NASA_spacecraft_comparisonWhen President John F. Kennedy challenged America to “land a man on the moon and return him safely” in 1961, it was the catalyst for a series of missions meticulously planned and executed by NASA. Most had doubts we could do it successfully. The ones who believed worked at NASA. They developed a phased approach with three programs; Mercury, Gemini and Apollo. Mercury set out to successfully orbit the earth, study the ability to operate in space and recover both the astronaut and his craft. Gemini’s role was to study the effects of long term space missions on astronauts, perfect re-entry procedures and give astronauts extended practice time in a weightless environment. Once these were accomplished, the third program could begin. Apollo was about landing a man on the moon and returning him safely. I was enthralled with the space program growing up. I held my breath at every launch, was glued to the television for each mission and wondered what would come next.

Palo Alto, We May Have a Problem

Roadster S and XTesla is on a similar path. They started with the Roadster as a commercial prototype that would tell them lots about the viability of an electric car. From that came the Model S, an amazing form of Personal Transportation that won Motor Trend’s Car of the Year in 2013 and was rated the safest automobile ever built in tests conducted by the National Highway Traffic Safety Administration (NHTSA) in the same year. I view the forthcoming Model X, a SUV version of the Model S, together as a stepping stone to the third stage; the Model III. A smaller, much more affordable car within reach of a large number of U.S. households. Assuming they can progress, the Model E will bring them closer to accomplishing the Tesla mission:

To accelerate the advent of sustainable transport by bringing compelling mass market electric cars to market as soon as possible.

The cost of the three NASA programs is hard to pin down, but many sources say that Mercury cost about cost $277 million in 1965 dollars, Gemini cost $1.3 Billion in 1967 dollars and Apollo $20.4 Billion in 1970 dollars. Obviously these number increase greatly when you convert them to today’s dollars. These missions were a stunning achievement and brought innovative technology to the private sector in numerous ways. In other words, we all gained benefit from these programs.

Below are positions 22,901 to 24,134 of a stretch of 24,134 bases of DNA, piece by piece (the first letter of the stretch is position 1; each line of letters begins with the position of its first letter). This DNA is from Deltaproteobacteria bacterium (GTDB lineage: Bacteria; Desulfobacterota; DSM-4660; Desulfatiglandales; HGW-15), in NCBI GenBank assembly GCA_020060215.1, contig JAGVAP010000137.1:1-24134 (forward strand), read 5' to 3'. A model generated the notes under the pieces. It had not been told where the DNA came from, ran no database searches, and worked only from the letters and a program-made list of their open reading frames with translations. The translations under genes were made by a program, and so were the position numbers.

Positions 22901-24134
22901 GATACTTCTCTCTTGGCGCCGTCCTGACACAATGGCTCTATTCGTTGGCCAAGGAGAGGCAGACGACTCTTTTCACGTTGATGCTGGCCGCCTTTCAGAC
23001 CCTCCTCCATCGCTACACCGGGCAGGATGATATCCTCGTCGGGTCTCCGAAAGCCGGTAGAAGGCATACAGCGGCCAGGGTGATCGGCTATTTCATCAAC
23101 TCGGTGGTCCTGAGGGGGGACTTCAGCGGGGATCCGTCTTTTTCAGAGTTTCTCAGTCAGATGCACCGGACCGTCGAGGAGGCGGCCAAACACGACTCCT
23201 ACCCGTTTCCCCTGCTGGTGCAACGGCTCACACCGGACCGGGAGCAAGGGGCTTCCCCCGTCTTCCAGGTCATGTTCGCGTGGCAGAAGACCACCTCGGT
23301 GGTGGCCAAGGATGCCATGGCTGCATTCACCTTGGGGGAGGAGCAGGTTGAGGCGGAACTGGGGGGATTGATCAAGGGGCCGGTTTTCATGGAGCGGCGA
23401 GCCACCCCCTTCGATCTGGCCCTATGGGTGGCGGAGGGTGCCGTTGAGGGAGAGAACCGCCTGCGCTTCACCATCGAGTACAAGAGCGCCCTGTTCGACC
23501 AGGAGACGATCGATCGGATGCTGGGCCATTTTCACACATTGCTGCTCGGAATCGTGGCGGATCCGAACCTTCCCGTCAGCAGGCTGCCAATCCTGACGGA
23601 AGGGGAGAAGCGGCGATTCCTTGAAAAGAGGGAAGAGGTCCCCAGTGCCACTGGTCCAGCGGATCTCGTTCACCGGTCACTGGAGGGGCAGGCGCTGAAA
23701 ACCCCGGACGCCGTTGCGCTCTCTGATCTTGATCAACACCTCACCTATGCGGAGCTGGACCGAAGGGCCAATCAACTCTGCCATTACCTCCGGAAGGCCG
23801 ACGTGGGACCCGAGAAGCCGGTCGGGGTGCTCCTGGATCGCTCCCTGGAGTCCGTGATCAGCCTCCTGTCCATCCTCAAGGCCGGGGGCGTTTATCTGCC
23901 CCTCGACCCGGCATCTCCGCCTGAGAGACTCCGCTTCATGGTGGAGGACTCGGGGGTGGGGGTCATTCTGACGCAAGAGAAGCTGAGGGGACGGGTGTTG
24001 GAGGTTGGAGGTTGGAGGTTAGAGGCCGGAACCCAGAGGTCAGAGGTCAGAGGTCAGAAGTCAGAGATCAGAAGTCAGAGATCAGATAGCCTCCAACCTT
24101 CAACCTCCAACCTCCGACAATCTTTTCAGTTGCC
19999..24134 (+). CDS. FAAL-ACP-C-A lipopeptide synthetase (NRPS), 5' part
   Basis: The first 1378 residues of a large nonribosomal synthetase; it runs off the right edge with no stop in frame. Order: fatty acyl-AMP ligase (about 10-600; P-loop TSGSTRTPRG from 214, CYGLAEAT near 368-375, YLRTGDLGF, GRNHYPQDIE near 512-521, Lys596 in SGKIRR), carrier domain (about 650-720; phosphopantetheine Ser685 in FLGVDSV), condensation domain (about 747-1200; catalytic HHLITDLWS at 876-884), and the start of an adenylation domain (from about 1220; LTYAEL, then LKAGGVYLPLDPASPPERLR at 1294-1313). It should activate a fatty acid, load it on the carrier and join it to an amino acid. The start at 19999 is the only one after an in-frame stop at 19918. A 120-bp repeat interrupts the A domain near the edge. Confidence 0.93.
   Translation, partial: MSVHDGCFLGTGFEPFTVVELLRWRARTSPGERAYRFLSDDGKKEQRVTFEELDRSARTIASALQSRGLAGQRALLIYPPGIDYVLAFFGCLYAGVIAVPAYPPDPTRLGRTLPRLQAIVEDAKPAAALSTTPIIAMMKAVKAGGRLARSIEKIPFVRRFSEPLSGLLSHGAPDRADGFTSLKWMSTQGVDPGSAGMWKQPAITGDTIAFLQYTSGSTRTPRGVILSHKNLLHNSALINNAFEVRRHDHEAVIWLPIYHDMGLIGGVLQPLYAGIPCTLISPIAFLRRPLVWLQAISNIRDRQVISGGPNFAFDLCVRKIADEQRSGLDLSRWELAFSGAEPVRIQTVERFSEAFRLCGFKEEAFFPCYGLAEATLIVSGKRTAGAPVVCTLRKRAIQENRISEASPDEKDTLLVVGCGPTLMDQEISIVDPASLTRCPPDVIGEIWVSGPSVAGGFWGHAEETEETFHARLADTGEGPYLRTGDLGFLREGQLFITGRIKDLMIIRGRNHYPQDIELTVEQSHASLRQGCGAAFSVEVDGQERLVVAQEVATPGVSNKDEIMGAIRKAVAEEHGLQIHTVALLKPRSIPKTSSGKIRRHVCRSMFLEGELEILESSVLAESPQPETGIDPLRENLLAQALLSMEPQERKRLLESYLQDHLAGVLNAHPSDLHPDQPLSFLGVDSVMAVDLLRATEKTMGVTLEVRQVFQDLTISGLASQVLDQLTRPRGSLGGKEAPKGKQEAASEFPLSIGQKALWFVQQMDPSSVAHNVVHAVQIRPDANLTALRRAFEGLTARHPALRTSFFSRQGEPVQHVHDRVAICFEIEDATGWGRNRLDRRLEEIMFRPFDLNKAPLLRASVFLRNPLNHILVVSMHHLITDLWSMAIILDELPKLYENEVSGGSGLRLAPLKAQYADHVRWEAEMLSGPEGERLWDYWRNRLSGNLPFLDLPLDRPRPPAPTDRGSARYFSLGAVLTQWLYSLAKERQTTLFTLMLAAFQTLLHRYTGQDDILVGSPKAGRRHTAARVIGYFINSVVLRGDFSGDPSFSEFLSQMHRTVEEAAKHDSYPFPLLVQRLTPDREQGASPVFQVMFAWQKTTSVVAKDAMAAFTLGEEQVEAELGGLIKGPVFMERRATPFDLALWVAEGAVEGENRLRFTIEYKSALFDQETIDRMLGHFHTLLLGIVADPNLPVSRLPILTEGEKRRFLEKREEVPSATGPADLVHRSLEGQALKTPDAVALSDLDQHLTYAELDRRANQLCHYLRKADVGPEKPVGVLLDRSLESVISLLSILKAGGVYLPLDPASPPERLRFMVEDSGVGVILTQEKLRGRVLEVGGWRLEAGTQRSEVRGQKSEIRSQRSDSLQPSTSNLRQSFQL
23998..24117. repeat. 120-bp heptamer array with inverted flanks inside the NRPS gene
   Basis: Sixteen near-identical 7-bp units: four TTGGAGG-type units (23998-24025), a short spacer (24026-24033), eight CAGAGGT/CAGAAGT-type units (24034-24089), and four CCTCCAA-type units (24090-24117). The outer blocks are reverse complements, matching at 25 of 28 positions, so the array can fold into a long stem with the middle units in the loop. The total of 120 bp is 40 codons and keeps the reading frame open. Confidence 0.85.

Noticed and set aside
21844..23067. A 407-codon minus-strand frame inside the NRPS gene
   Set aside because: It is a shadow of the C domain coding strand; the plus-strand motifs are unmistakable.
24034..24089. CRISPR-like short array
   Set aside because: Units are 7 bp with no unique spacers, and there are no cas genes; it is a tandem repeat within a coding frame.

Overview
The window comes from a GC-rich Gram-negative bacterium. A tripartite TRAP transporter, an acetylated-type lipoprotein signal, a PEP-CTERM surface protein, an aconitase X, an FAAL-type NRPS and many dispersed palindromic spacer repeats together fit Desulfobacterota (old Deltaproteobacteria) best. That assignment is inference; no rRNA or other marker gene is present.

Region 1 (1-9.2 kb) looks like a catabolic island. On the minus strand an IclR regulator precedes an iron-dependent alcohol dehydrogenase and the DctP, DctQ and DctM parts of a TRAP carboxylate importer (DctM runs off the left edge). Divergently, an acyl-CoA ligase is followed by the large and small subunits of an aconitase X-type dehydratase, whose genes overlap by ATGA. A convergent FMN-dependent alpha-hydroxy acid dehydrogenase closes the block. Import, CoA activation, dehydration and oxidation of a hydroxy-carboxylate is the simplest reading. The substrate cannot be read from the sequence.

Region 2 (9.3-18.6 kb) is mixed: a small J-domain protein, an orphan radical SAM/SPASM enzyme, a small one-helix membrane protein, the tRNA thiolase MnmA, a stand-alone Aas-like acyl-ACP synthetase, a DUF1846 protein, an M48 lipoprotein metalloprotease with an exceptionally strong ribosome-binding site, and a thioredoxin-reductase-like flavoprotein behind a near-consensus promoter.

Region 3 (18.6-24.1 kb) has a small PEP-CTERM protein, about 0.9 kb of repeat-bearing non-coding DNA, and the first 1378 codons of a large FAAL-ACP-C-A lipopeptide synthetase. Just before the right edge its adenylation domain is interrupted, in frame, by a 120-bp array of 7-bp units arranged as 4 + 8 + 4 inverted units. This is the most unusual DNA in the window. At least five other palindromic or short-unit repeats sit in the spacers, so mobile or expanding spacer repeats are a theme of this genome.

The point of quoting the cost figures is to bring perspective into the discussion. Today’s dollars always appear small when we look back a decade or two. The difference in these programs is that NASA was appropriated the funds from Congress, Tesla must navigate the murky waters of being a public company.

Elon Musk’s release of all of Tesla’s patents was a courageous move. He realizes that no single car company can deliver enough electric vehicles to make a real difference in the planet’s climate. The intellectual property is out there. Others can choose to assist or ignore.

BMW and Chevrolet have purchased, taken apart and reassembled the Model S in their war rooms. Why? Most likely to see how they can defeat Tesla. It’s a competitive game after all, including how Tesla sells its cars. A combined mission here, like the one NASA mounted would be an amazing feat of American collaborative engineering on a level never before achieved, this time on ground vehicles. Automakers coming together, including Tesla, could bring about a change much faster than we could even imagine. I know I’m describing a fantasy in the world of stocks and profits.

Can Tesla really do it? Well, they landed the real estate for the Gigafactory. A great start. I believe it can be done and am pulling for them to succeed. Actually more than pulling for them. I drive the car and and am an ambassador for the brand everyday. I wish them success, not just to disrupt, but to innovate on a grand scale. To change history. A chance like that doesn’t come along all that often.

Image Credits: NASA, Tesla Motors, ModelScoil.com

Originally posted on ModelScoil